Shelby December 23, 2011 at 07:45 PM
Anyone ever explain the theory of diminishing returns to the strikers? The company is covering the $3000 deductable the first year and $1500 each year in the other two years of the contract. So if I am reading this correctly, they are striking over a maximum amount of $3000 over the three years of the proposed contract. “The Company will continue to pay all premiums for health insurance for Associates and their eligible dependents. In addition, the company will pay all of the insurance deductible amounts in 2012, as well as half of all deductible amounts in 2013 and 2014. Once the deductible is reached, the plan pays at 100% with in-network care providers. There is no co-pay or co-insurance after a deductible is met.” “The Company will pay into Associates’ HSAs half of the cost of the deductible in 2013 and, again, in 2014. If Associates have not used the entire amount paid into their HSA in any given year, they can always use leftover HSA money in future years or carry these funds into their retirement. Money the Company contributes to an Associate’s HSA is his or hers– forever. ” One of the first articles stated the strikers make between $14 to $21 per hour, so based on an 8 hour day they have lost between ~$1940 to $2896 at day 17. That is $114 to $170 per day, including the $0.30 raise retroactive to August for every day the strike lasts. Hello math giants, quit while you are behind…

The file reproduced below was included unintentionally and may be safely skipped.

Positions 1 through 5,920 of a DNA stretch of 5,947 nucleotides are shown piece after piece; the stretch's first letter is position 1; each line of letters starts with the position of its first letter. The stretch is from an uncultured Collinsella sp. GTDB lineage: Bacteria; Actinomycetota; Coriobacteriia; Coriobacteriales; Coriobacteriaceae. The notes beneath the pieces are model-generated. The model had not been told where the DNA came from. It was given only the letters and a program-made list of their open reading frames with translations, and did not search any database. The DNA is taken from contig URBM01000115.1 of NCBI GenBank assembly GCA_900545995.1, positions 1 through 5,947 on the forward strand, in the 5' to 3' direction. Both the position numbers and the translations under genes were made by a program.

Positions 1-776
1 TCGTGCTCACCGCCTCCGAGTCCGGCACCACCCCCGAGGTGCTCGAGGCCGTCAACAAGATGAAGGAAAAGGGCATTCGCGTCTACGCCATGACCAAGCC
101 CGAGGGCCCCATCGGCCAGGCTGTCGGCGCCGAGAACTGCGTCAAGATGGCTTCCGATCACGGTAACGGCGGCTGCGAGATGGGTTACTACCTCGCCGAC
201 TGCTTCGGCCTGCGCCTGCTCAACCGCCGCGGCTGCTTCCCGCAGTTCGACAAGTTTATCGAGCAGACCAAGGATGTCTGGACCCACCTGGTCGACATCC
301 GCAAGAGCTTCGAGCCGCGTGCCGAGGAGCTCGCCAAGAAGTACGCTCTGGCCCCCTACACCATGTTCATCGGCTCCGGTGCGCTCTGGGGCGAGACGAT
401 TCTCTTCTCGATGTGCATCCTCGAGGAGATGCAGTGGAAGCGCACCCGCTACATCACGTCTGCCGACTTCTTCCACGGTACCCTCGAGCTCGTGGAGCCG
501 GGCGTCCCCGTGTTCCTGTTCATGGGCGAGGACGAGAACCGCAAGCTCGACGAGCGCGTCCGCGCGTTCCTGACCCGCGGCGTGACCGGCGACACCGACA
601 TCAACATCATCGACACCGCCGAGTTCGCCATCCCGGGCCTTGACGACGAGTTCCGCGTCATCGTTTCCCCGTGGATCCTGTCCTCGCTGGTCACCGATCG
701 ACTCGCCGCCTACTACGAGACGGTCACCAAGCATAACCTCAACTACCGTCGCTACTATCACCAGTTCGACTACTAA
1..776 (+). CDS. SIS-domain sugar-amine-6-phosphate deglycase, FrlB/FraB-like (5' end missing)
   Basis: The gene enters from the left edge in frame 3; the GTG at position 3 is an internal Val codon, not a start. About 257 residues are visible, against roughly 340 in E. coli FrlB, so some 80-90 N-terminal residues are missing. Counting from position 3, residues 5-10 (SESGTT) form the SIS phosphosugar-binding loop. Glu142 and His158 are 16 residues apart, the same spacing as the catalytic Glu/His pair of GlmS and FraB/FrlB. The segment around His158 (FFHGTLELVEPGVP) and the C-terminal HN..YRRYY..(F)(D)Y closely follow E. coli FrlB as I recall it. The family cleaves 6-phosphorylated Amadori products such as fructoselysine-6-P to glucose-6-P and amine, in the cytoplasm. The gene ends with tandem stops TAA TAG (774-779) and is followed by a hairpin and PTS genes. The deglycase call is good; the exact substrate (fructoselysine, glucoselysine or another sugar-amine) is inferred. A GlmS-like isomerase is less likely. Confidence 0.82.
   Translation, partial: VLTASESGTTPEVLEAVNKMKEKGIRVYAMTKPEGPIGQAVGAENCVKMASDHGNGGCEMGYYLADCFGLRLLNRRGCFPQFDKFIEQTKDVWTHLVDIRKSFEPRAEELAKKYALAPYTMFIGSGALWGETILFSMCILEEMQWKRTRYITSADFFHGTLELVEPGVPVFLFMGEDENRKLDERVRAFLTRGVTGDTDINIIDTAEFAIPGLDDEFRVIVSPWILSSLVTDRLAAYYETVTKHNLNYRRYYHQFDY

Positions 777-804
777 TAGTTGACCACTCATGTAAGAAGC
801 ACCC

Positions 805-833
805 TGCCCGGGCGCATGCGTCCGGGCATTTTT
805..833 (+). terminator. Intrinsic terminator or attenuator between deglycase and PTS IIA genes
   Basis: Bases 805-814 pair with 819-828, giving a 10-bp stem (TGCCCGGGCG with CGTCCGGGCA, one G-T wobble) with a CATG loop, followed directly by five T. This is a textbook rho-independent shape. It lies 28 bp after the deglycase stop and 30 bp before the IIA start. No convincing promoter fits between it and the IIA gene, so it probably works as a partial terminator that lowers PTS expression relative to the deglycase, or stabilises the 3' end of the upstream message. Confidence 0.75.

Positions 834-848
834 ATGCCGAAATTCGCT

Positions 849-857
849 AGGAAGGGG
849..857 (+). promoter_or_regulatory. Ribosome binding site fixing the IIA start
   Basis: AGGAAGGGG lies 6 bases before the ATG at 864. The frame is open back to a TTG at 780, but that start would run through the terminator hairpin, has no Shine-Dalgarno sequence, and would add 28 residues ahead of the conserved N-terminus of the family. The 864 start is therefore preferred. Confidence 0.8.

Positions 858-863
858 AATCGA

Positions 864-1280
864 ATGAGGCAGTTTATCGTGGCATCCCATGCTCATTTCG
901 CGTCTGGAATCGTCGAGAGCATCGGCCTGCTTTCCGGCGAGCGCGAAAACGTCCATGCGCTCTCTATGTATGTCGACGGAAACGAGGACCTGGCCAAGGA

Ron December 23, 2011 at 08:13 PM
I don't know all the details about this strike, but any time a politician gets involved with a business issue, it means one thing: he/she wants votes! (They say they care about you, but really don't. Just look at the "career" politicians in Sacramento and Washington, DC who are really rich! Did you know 8 out of 10 richest in Washington, DC are liberal Democrats?). And the best way to get votes is to "give" voters/employees what they are demanding, regardless of how disconnected it is with the process of doing business or how much it may cost (for which the politician has "zero" responsibility!). It is a never ending loop where only the politician and those supporting him/her wins. I'll say often the public and the business suffers as a result of this corrupt process. This is almost like me coming into your home and siding with your juvenile kids about what they want and disregarding your family values and home budget! Who am I to do this?